Fiscal Cliff Update

Reporters are already beating this story to death, but I wanted to provide a quick update from my perspective. Going over the Fiscal Cliff means higher taxes for all via the expiration of the 2001 and 2003 tax cuts, and forced spending cuts via the sequestration that was agreed upon during the debt ceiling debacle last year. We will technically go over the cliff on Jan 1 if Congress and the President don’t pass a law to extend the tax cuts and/or modify the sequestration. By now, everyone knows that. Ultimately, the “answer” is not to perpetually extend tax cuts and keep spending more than we can afford. But, the idea is to extend some of the tax cuts and some of the spending until the economy is back on its feet while setting the stage for major tax and entitlement reform in 2013/2014.

What isn’t as readily apparent is that virtually everything that changes if we go over the cliff can be modified retroactive to Jan 1. I hate to get into politics on this blog, but there seems to be a substantial incentive to go over the cliff, or come as close to it as possible, and then to place blame on the other party for doing so while each party is able to appeal to its base for sticking to its guns. Speaker Boehner’s re-election vote is on Jan 3 and the odds of re-election are thought to be higher if he stands his ground, consistent with the motivation for each party to obstruct progress and issue blame. Then, post Jan 1, after payroll systems are at the deadline for change to charge higher taxes, markets are on edge, constituents are threating to stop funding Congressional election campaigns, etc., a deal can be reached without losing face.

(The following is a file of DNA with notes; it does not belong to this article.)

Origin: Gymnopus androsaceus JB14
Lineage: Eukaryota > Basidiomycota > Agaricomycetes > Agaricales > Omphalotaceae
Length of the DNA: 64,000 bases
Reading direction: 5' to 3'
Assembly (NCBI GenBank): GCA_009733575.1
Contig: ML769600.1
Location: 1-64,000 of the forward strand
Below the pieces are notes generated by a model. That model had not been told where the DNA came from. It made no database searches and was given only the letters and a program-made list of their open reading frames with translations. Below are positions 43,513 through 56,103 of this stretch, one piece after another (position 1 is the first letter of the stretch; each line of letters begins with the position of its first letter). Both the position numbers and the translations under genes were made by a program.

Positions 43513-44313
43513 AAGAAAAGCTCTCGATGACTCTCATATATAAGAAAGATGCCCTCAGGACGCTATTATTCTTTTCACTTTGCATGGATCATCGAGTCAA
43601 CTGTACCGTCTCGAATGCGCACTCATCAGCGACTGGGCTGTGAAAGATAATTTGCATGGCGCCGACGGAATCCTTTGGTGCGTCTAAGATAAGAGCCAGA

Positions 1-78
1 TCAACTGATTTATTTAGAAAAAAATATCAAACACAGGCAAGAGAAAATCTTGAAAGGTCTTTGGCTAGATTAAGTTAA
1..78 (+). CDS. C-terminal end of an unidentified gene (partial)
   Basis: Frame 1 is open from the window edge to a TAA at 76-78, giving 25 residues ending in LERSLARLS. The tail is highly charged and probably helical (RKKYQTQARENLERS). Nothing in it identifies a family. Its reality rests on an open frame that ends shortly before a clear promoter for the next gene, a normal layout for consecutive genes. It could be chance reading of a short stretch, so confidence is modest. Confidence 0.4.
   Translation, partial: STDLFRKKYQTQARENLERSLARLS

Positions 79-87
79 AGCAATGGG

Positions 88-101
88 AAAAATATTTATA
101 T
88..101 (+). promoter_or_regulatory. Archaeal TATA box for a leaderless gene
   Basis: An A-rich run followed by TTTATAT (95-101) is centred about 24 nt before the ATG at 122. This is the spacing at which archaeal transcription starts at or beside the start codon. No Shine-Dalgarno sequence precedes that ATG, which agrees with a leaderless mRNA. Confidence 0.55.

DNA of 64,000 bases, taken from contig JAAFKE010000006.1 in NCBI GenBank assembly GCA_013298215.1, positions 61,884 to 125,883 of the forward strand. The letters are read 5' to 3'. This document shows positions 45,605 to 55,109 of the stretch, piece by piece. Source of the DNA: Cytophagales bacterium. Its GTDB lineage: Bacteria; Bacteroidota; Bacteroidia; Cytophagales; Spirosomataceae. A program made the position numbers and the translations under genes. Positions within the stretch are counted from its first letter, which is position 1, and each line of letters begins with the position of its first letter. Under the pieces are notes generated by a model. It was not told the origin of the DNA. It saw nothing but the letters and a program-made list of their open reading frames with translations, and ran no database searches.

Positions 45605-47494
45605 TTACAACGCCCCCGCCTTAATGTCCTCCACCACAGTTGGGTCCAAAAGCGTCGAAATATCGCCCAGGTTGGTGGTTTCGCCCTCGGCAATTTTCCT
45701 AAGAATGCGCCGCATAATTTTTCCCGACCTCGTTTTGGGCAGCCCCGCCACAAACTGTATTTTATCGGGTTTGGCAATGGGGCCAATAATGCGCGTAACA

Whether a minor deal is passed on 12/31 or in early January is not relevant (2012 AMT exemption aside – this will almost certainly get passed). What is relevant is avoiding a traumatic shock to the economy and laying the groundwork for long-term reform, at least far enough to prevent another debt downgrade, and prevent the market from demanding higher interest rates in order to lend money to the US government. It’s hard to have faith in government at this point. But, as Winston Churchill supposedly once pointed out, you can always trust Americans to do the right thing once all other possibilities have been exhausted. I believe we’re getting close to that exhaustion.

One more thing… a CNBC commentator recently drew a parallel between Congress’s fiscal cliff actions and term paper deadlines saying, “Did you ever turned in a term paper ahead of its deadline?” Of course the answer for virtually everyone is a resounding “No”. Congress acts similarly. However, I think this is a little different. This is like a term paper where you’re penalized one point for every day late. If the deadline is 12/31, you would be tempted to miss the deadline by a few days, but would be unlikely to never turn in the paper. Even though the incentive to turn it in on any particular day is fairly low and you might be ok with losing a few points, there comes a time where you start to add up the damage, sit down at your computer, and just get it done. Damage will be done to the economy and to confidence each day that passes beyond 12/31, but it’s important to note that we’re not going to immediately get an “F” or fall off a cliff into the abyss, despite claims from ratings-hungry reporters. Markets will get antsy, reporting will get ugly, and the political blame game will be enhanced to its highest level yet. But, as long the short-term is handled in the next few weeks and the long-term is handled in the next few years, this crisis will pass like all others before it.

Have a Happy New Year. The Mayan’s couldn’t take it away and neither will the Politicians.

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